*LBN-COMMENTARY by David Brooks: Americans have always had a tremendous capacity for fantasy. Jay Gatsby is a classic American hero because he constructed a fantasy version of himself and then attempted to live it. John Wayneconstructed a fantasy version of the American West, which a lot of people still try to imitate. As Kurt Andersen writes in his book “Fantasyland,” for roughly three centuries America’s fantasist and realist impulses existed in rough balance. But now fantasy seems to be sweeping the field. I’d say the crucial pivot was in the early 1960s. Hugh Hefner created a fantasy version of masculinity. Ken Kesey created a fantasy image of an acid-dripping New Age. The two great writers who died this month tracked the explosion of fantastical thinking. In 1961 Philip Roth wrote an essay for Commentary called “Writing American Fiction,” in which he endorsed Benjamin DeMott’s observation that America was then experiencing a “universal descent into unreality.” Roth would go on to make the most of it. “Making fake biography, false history, concocting a half imaginary existence out of the actual drama of my life is my life,” he toldThe Paris Review.
*LBN-VIDEO LINK: Emotional Resiliency & Mental Toughness – https://youtu.be/Lsd5oDUpDjc
*LBN-R.I.P.: ***Elizabeth Sung, the veteran TV and film actress who starred in “The Young and the Restless” soap opera, died Tuesday. She was 63. Sung was well-known to fans as Luan Violen Abbott, owner of the Saigon Shack restaurant, SoapHub reported. She appeared in the long-running soap series from 1994 to 1996, Soaps.com reported. ***Faith Whittlesey, who was the highest-ranking woman on the Reagan White House staff during her time there and who helped lay the foundation for the religious right’s enduring allegiance to the Republican Party, died on Monday at her home in Washington. She was 79. The cause was liver cancer, her son William Whittlesey said.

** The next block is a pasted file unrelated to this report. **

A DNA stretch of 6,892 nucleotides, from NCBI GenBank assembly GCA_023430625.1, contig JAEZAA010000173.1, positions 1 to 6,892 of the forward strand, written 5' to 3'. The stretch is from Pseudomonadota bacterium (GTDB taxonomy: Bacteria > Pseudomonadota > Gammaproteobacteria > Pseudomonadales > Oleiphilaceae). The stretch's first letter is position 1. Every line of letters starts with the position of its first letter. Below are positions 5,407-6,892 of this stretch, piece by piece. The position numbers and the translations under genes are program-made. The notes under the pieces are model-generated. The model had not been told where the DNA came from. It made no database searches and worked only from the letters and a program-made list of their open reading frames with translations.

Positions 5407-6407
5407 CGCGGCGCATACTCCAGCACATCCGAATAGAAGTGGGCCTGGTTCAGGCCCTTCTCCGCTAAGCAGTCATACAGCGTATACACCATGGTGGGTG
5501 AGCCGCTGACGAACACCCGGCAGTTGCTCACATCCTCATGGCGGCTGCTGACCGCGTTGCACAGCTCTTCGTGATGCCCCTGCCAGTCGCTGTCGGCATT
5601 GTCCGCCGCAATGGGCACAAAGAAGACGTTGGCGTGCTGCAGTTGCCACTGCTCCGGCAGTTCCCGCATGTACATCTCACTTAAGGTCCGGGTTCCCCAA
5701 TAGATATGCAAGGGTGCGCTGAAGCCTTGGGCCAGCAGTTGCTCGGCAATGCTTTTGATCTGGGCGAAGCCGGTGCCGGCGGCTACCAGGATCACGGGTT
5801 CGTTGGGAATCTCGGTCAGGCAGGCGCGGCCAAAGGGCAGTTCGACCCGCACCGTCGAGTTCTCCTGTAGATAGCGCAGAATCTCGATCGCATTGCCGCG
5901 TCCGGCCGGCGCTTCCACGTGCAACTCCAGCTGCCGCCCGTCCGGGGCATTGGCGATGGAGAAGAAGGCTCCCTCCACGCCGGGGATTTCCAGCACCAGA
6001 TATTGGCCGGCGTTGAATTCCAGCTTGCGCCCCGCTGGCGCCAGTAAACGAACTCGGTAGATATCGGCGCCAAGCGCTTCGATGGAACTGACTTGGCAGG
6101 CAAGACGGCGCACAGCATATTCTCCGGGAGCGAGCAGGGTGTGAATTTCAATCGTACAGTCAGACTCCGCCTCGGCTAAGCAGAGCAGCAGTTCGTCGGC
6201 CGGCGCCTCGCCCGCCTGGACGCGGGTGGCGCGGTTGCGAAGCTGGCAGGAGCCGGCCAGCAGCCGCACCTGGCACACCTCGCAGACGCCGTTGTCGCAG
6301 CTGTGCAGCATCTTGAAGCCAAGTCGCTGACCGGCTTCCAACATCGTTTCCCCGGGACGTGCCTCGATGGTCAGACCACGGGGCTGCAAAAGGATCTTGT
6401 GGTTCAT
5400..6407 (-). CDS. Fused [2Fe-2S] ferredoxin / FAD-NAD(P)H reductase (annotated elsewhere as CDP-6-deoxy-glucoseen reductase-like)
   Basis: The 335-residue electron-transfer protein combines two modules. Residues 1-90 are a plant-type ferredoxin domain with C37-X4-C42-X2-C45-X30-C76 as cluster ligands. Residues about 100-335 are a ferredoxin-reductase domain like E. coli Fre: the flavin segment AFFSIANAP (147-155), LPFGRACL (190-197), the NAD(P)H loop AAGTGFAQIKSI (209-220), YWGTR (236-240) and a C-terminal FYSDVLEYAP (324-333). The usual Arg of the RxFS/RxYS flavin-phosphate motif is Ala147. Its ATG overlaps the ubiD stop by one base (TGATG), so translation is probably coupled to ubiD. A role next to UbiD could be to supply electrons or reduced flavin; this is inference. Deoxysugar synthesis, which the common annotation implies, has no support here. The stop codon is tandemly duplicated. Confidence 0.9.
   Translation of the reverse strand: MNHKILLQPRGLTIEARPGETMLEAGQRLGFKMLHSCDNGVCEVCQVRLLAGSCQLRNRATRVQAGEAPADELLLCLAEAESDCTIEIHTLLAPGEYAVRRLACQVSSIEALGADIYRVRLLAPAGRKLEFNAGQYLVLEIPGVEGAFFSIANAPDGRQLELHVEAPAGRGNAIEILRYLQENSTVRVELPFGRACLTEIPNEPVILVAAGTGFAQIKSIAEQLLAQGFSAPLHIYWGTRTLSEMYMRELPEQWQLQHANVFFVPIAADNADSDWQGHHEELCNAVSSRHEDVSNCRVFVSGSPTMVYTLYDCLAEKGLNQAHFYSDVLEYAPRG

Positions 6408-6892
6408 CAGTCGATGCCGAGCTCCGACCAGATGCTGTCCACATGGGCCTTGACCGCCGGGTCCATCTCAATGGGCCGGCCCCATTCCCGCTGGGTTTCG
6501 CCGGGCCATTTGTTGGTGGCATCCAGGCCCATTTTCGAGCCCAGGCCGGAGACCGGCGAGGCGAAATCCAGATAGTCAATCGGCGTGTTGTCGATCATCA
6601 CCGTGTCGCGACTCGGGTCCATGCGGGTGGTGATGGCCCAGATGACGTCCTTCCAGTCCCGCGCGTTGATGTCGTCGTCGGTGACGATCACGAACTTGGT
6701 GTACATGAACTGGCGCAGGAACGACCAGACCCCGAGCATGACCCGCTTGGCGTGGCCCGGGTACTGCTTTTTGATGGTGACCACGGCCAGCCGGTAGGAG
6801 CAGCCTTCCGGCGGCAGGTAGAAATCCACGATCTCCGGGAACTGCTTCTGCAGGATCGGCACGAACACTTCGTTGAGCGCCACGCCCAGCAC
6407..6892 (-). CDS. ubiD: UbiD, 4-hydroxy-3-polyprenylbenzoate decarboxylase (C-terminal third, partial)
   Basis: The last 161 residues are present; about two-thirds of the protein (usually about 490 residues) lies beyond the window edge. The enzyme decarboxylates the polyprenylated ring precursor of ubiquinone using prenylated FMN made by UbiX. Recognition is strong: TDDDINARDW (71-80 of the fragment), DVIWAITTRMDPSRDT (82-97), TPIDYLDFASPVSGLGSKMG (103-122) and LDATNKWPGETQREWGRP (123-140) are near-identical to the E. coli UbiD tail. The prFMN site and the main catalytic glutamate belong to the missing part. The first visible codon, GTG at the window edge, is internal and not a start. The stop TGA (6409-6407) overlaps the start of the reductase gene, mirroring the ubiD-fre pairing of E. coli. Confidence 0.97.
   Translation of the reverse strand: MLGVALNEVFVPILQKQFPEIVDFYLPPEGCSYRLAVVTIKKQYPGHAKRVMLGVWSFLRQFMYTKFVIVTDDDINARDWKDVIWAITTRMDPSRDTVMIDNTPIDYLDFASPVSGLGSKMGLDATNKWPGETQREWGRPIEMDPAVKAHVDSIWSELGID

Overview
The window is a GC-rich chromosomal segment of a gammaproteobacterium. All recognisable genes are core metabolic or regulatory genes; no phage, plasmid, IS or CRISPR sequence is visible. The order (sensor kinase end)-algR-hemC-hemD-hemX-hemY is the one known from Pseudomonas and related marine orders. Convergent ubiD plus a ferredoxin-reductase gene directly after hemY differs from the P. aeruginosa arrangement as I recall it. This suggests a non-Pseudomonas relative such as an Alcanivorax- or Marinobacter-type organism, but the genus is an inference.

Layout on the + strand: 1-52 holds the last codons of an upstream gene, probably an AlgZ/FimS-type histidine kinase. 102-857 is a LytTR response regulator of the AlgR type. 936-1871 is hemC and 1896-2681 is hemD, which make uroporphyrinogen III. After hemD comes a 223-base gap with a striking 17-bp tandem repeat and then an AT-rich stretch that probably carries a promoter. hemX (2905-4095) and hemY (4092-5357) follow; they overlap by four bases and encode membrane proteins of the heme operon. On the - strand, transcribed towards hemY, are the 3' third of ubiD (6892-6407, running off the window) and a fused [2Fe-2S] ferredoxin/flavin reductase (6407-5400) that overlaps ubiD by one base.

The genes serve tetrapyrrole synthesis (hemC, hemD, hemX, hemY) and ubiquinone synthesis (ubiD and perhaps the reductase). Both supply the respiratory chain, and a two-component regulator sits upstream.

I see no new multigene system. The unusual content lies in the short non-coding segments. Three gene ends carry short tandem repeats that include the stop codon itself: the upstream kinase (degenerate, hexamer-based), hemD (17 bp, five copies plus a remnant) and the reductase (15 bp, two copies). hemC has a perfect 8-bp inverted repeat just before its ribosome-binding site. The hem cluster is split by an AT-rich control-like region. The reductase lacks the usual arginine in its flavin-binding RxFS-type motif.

*LBN-NOTICED: ***Lady Gaga is the cure for a long week. An attendee said on Friday that the “Million Reasons” songstress put on an impromptu show at the Rose Bar at Gramercy Park Hotel in NYC on Thursday night. “First she came and was having drinks with friends and there was a five-piece jazz band playing in front of the fireplace,” the insider told us. “She got up and did about three or four songs.” ***Bradley Cooper and Irina Shayk attempted to slip in a side door unnoticed to a Cinema Society screening in NYC of “Solo: A Star Wars Story.” They chatted with guests Tiffany Haddishand Ali Hewson before the lights dimmed. Later the film’s starsAlden Ehrenreich, Donald Glover and Emilia Clarke hit Le Bain until almost 1 a.m. Also at the after-party were Brian d’Arcy James, Michael Kenneth Williams, David Lauren andLauren Bush, Zadie Smith, and Zazie Beetz.
*LBN-VIDEO LINK: Warren Buffett lives in a modest $652K house — https://youtu.be/PzFEs_9eNsU
*LBN-SITE OF THE DAY:
Confrontingpoverty.com is a poverty risk calculator. Have you ever wondered what your risk of poverty might be in the future? Use this interactive tool to estimate your personal risk and compare it to other Americans.
*LBN-A DIFFERENT VIEW:….
LBN E-Lert Edited By Renee Preston